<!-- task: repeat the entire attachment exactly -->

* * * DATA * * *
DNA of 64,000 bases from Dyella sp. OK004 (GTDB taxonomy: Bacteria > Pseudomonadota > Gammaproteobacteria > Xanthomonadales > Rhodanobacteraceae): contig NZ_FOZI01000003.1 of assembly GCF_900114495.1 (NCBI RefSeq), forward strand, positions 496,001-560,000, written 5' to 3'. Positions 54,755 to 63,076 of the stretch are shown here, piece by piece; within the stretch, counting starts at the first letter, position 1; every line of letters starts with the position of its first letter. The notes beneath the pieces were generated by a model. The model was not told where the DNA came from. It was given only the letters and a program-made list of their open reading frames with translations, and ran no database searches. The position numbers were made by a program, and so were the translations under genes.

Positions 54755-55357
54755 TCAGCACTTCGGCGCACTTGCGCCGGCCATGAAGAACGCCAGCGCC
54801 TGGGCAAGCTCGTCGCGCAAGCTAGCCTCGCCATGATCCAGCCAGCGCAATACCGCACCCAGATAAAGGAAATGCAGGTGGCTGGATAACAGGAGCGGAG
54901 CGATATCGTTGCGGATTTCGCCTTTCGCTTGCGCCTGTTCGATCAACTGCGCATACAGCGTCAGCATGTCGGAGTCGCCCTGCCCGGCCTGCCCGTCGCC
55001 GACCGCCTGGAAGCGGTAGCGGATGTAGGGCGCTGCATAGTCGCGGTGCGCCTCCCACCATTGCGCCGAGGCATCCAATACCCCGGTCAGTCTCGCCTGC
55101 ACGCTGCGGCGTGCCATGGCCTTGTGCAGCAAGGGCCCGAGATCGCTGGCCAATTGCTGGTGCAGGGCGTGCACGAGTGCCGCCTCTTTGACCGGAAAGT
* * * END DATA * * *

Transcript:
DNA of 64,000 bases from Dyella sp. OK004 (GTDB taxonomy: Bacteria > Pseudomonadota > Gammaproteobacteria > Xanthomonadales > Rhodanobacteraceae): contig NZ_FOZI01000003.1 of assembly GCF_900114495.1 (NCBI RefSeq), forward strand, positions 496,001-560,000, written 5' to 3'. Positions 54,755 to 63,076 of the stretch are shown here, piece by piece; within the stretch, counting starts at the first letter, position 1; every line of letters starts with the position of its first letter. The notes beneath the pieces were generated by a model. The model was not told where the DNA came from. It was given only the letters and a program-made list of their open reading frames with translations, and ran no database searches. The position numbers were made by a program, and so were the translations under genes.

Positions 54755-55357
54755 TCAGCACTTCGGCGCACTTGCGCCGGCCATGAAGAACGCCAGCGCC
54801 TGGGCAAGCTCGTCGCGCAAGCTAGCCTCGCCATGATCCAGCCAGCGCAATACCGCACCCAGATAAAGGAAATGCAGGTGGCTGGATAACAGGAGCGGAG
54901 CGATATCGTTGCGGATTTCGCCTTTCGCTTGCGCCTGTTCGATCAACTGCGCATACAGCGTCAGCATGTCGGAGTCGCCCTGCCCGGCCTGCCCGTCGCC
55001 GACCGCCTGGAAGCGGTAGCGGATGTAGGGCGCTGCATAGTCGCGGTGCGCCTCCCACCATTGCGCCGAGGCATCCAATACCCCGGTCAGTCTCGCCTGC
55101 ACGCTGCGGCGTGCCATGGCCTTGTGCAGCAAGGGCCCGAGATCGCTGGCCAATTGCTGGTGCAGGGCGTGCACGAGTGCCGCCTCTTTGACCGGAAAGT